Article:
Deeper into Jeopardy! XXXI: Anatomical Etymology – $400

As we enter the second week of the 2014 Tournament of Champions, we turn most, but not all, of the way back from the humanities to the sciences as we take a look at ANATOMICAL ETYMOLOGY. We’ve all got lots of parts, and most of us know the names of most of them, but how many of us know where those names come from? I have no idea, but for the next two weeks we can at least get a little closer to that goal I’m sure just everybody has set for themselves.

Jeopardy! category: ANATOMICAL ETYMOLOGY (12-11-2014)

$400 clue: From the Latin for “to hang”, it’s the thin, closed tube with no known function that hangs from the large intestine

Correct response

The gist: Just like a little pointy finger at the end of your colon.

Your appendix is really pretty gross. The organ is properly called the “vermiform appendix,” which offers another bit of gross etymology: “vermiform” means “wormlike,” which is really the best possible description of the appendix. As for the “hanging part,” the Latin verb is “pendere,” which also gives us other hangy words like “pendulum” and “pendant,” plus a whole slew of words coming from “append,” and you can see how hanging something off something else could easily lead to the sense of adding on.

Anatomically speaking, of course, we’re not quite sure what the appendix is or was ever for, which is usually the one thing people know about it. One formerly popular theory among anatomists and evolutionary biologists posited that it is a vestigial version of an old cecum, the large bit of the intestine in herbivores where tough plant matter sits as it’s broken down by bacteria. Charles Darwin, in his Descent of Man, put forward the theory that some distant ancestor of ours ate tougher plants than we do now, including a lot of leaves, which need to be digested for a long time to get any appreciable amounts of nutrients out of them. However, a recent study has shown that appendixes are not more common in animals with ceca than in animals without, putting us very much back to the drawing board when it comes to the organ’s evolutionary history. A more recent theory has suggested that the appendix may play a role in maintaining healthy gut flora, the innumerable microscopic critters that live in our insides and take care of many of the processes of life we can’t do on our own.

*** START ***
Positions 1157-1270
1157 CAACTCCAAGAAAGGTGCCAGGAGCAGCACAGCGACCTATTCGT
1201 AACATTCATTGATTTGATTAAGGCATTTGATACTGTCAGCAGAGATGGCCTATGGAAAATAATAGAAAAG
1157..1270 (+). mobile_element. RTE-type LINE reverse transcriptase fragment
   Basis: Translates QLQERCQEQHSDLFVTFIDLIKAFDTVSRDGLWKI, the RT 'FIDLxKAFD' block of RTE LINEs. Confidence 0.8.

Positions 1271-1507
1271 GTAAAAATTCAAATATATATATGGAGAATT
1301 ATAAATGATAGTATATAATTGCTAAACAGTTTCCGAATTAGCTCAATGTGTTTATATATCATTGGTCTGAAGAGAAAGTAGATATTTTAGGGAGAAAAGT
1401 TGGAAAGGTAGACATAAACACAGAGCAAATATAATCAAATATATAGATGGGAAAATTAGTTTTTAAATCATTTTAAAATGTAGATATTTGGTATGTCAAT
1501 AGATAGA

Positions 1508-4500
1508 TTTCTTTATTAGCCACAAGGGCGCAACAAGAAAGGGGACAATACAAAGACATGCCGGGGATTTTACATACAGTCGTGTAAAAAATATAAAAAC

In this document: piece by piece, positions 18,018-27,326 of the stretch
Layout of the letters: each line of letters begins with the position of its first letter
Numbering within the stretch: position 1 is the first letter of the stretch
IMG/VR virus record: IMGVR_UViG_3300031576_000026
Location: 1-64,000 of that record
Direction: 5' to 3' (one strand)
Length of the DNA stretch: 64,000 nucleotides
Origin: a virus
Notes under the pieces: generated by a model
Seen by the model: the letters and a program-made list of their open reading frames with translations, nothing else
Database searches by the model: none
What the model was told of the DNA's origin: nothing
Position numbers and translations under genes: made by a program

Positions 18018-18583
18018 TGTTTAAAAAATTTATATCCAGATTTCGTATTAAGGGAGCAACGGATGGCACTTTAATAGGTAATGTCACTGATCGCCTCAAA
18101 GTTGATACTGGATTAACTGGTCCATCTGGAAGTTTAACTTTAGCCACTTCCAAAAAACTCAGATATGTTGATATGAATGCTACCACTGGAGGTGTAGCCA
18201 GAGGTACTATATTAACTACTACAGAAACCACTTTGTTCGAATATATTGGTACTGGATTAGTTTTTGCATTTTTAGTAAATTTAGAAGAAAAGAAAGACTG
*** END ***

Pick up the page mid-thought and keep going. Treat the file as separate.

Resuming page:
The large intestine, with appendix in red. This was pretty much the only picture I could find that didn’t make me gag a little bit, which explains why it’s so boring.

The clue: A human organ with an unknown function? Yeah, that’s gonna be your appendix, pretty much without a doubt. You really don’t need to know anything about what the appendix actually is, or where it’s located, or that it does indeed “hang,” to get this one. A classic low-value anatomy clue.

In Jeopardy!: The appendix appears in 40 regular and one FJ! clue in the J!Archive, and nearly all of them, as does this one, mention that it’s useless. The other common thing mentioned in the clues is that it’s “vermiform,” although just one want to know what the word actually means. Those two facts cover almost all the regular clues about the organ. The FJ! clue is about the Madeline books, which were inspired by a girl who had her appendix removed in a France hospital.

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